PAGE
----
Celeste: Je t'aimeI know that the burning question on every reader's mind is why I haven't ridden for nearly a year and a half, and to that I can only answer....I simply haven't felt like it. After years of competitive sports, and with no immediate plans for racing or a marathon-like event on the horizon, I only run/ride/kayak/swim/play squash/[insert sport of choice] when I want to. Of course, after being conditioned by twenty years of practices and meets I end up wanting to do something every day, which is why I can usually be found in the pool or by the river on any given morning or evening. Not being able to run these past several months has been very tough for me, and while I've channeled my inner swimmer and yogi, I just haven't had the cycling bug.
The Honeymoon PhaseI can chart my years in Ithaca not only by crits and time trials, but also by the rides that I undertook through Brooktondale and Trumansburg, around Cayuga Lake and past the goat farm in Wilseyville, out to Owego and back through Slaterville Springs. The cumulative months that I spent in New Hampshire saw me ride in view of Whaleback Mountain and down the massive grade of Kings Hill, around Green Mountain lakes and across the covered bridges of the Connecticut River. After shipping my car, bike, and books back to California, I went cycling through France, including up the mythic Ventoux with JFL and AB, and when I finally returned to San Francisco I decided to celebrate my arrival by riding the Mt. Tamalpais century. At that point, something in me, relative to cycling, switched off. Somewhere over the course of the 7000' elevation gain, searing heat and freezing fog of those difficult 100 miles--which normally would have been a welcome challenge--cycling stopped being fun. I joined a master's rowing team, started running more regularly again, and left Celeste in the basement next to my snowshoes and skate skis.
Riding up Mt. Tamalpais, in happier times
I still rode occasionally, especially once MAR moved to the Bay Area, but I didn't look forward to riding in the way that I had for the previous three years. The intense traffic, even more intense SF cycling scene, and very crowded roads--especially on the flanks of Mt. Tam and the coastal highways--annoyed me more than they should have, and I would return home more frustrated than pleasantly exhausted, which is the optimal post-cycling state. Even one of my favorite rides, the Marin Headlands loop out to Rodeo Beach, could no longer cheer me up, and so at the end of February last year, I rode through the Headlands one last time, and then decided to ride again only when the cycling sirens called.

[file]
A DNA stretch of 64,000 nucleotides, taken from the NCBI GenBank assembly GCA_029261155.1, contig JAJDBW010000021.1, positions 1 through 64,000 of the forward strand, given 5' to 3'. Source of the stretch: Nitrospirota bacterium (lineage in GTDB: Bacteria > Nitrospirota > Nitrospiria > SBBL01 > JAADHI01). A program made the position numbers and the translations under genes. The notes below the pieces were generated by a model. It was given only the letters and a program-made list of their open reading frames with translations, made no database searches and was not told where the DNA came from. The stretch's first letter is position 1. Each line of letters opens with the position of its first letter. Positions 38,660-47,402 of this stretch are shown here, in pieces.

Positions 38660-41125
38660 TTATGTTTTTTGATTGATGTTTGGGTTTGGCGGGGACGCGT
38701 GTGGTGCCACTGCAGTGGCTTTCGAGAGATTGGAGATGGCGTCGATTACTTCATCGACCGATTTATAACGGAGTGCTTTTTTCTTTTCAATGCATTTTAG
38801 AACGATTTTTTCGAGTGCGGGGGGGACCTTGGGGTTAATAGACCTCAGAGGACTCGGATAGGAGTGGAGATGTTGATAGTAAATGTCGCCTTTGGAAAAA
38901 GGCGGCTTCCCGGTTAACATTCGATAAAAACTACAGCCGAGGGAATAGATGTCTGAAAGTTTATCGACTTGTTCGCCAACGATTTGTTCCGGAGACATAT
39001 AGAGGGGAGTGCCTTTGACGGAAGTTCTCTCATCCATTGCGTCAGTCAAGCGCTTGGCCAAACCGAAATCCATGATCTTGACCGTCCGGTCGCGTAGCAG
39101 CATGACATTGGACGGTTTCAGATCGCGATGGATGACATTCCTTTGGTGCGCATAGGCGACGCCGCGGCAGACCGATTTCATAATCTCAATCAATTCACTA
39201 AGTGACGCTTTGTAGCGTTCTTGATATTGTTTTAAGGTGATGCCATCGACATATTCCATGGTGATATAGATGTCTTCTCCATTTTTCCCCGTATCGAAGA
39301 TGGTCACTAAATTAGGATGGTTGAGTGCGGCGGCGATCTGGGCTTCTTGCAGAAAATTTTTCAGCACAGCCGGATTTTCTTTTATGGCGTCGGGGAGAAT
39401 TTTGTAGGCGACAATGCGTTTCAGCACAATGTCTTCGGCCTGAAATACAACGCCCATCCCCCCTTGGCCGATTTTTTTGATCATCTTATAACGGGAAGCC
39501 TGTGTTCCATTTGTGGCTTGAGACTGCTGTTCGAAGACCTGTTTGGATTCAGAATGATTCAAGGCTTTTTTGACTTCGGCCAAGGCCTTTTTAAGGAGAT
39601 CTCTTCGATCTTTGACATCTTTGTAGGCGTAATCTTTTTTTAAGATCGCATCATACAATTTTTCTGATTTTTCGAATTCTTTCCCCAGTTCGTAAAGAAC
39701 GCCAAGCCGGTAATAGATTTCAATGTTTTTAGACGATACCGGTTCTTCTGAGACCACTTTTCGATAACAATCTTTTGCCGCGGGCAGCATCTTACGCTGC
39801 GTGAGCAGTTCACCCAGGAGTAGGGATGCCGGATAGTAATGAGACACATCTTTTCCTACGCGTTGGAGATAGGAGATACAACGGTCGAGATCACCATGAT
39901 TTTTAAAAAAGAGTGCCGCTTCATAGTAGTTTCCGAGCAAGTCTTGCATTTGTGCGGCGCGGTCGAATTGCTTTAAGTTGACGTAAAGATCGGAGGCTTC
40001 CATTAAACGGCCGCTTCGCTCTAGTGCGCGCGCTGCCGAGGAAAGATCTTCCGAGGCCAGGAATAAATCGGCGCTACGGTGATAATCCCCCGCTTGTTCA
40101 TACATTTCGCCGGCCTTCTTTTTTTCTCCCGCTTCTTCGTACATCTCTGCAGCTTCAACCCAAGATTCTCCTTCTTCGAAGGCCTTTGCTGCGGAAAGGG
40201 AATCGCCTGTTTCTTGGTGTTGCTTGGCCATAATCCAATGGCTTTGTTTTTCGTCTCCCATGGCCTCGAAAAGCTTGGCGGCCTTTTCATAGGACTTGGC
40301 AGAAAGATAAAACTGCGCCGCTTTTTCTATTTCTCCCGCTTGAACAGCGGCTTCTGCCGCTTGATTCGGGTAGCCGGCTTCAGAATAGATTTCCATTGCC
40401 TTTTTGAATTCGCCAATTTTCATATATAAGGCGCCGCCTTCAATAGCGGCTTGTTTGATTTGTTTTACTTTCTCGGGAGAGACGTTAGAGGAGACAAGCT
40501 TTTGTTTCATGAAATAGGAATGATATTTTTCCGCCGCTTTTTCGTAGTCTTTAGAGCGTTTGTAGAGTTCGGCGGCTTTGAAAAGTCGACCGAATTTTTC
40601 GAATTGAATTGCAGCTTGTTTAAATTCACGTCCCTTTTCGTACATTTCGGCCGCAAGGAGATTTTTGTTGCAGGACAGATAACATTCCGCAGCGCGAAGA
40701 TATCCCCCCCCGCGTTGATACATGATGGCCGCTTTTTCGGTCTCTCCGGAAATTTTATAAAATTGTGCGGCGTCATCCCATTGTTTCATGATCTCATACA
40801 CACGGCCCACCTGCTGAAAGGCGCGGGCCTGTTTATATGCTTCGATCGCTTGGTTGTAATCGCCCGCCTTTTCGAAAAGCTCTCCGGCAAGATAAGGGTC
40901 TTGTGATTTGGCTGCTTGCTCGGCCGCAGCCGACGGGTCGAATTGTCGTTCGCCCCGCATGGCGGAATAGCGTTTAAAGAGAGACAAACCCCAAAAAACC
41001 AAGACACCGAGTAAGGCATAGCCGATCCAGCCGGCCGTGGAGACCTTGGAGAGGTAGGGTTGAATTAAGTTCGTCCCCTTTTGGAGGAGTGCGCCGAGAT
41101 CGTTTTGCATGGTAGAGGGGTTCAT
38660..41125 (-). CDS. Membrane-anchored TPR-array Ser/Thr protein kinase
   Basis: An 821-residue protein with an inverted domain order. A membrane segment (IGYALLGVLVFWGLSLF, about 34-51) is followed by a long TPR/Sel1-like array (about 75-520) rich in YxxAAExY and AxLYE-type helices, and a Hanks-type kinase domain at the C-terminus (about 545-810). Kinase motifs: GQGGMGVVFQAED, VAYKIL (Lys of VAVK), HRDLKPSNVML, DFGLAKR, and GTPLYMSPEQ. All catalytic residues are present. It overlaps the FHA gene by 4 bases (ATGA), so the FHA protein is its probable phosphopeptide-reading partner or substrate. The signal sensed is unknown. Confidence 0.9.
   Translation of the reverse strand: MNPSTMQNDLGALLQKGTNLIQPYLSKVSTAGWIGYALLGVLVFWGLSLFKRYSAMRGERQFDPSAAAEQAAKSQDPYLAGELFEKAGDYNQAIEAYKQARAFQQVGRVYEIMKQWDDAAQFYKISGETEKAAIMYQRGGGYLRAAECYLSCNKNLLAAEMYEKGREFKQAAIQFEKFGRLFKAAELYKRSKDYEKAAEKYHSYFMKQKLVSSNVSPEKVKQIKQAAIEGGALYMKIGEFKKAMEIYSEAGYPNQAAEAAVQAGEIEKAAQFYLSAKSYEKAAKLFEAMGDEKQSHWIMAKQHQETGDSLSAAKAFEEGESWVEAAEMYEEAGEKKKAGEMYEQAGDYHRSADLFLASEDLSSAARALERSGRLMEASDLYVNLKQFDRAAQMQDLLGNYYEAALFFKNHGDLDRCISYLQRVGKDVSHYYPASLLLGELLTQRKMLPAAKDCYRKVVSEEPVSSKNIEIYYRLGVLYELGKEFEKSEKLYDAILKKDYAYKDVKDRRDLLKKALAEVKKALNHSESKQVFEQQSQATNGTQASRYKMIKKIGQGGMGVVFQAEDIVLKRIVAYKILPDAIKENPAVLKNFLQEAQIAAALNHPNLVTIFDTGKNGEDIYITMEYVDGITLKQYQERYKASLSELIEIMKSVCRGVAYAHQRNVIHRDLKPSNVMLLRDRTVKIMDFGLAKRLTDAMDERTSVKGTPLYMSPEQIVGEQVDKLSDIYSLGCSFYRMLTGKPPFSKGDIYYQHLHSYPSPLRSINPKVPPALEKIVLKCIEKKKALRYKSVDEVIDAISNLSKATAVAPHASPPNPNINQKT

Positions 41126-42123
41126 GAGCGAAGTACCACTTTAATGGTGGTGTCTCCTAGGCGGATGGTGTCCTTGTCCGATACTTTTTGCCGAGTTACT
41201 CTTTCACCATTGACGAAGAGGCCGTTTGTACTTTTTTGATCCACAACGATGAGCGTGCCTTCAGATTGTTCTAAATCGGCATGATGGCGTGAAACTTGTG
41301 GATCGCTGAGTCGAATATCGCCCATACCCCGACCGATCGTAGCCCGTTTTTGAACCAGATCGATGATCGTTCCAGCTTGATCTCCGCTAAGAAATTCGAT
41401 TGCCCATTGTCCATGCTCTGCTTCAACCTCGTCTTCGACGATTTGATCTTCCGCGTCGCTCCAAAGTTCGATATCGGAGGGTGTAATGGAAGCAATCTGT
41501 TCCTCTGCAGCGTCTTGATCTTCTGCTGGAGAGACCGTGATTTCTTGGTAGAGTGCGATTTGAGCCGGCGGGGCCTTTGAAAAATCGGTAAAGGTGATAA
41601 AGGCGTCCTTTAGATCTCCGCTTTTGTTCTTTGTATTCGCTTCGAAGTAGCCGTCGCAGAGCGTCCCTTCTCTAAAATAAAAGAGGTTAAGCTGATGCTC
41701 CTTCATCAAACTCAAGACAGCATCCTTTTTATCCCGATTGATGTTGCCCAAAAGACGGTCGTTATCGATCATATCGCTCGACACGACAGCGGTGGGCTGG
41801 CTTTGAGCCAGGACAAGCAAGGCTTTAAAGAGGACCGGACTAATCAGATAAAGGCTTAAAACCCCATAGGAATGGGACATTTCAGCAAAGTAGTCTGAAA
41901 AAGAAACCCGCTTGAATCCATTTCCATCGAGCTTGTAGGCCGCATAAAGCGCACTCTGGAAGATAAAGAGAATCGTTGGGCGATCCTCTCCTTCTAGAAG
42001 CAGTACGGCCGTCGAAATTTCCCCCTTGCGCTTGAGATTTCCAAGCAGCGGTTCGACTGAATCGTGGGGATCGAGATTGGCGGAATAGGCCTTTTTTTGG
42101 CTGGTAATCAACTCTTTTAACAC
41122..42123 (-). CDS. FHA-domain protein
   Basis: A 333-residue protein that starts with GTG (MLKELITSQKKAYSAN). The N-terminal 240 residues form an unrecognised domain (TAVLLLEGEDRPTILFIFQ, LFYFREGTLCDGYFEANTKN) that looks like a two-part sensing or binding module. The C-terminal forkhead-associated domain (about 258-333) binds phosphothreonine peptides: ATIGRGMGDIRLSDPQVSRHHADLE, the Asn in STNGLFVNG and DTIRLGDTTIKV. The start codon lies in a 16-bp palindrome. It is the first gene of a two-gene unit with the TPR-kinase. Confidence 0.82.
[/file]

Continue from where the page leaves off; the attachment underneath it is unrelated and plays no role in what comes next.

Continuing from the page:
Rodeo Beach, Adieu
Months passed, and the sirens remained silent. I rode my trainer post-foot surgery for a spell in the Fall (largely because I couldn't swim), but I still didn't feel the desire to take Celeste for a spin in the Park. For what became my first year in New York, I never woke up to the irresistible anticipation of riding my bike. So I never rode it.
And then about three weeks ago, with the weather warming and the days staying light until 8:00 pm, on my post-work walk home through Central Park I saw a pack of cyclists drafting off of one another past Sheep's Meadow, and just as had happened during the Mt. Tam century, something in me clicked. I knew that it was time to ride again. I went home and nodded at Celeste.
I won't address my current cycling fitness, which is abysmal, or my squeaky brakes and ragged racing tires, which need to be replaced asap, but I will say that similar to when I went running for the first time two weeks ago, I felt like "myself" again as soon as Celeste and I hit the road. I was surprised at how quickly handling came back to me, at how instinctively I shifted my weight when passing over wet road paint stripes and unexpected potholes, and at how naturally I moved in and out of gear and in and out of the saddle on Central Park's rollers. AMK was a great companion (not too slow, not too fast, and infinitely patient as I settled back into cycling) and when I arrived home with both an impressive skunk stripe and a very dirty bicycle, I wasn't only pleasantly exhausted--I was smiling.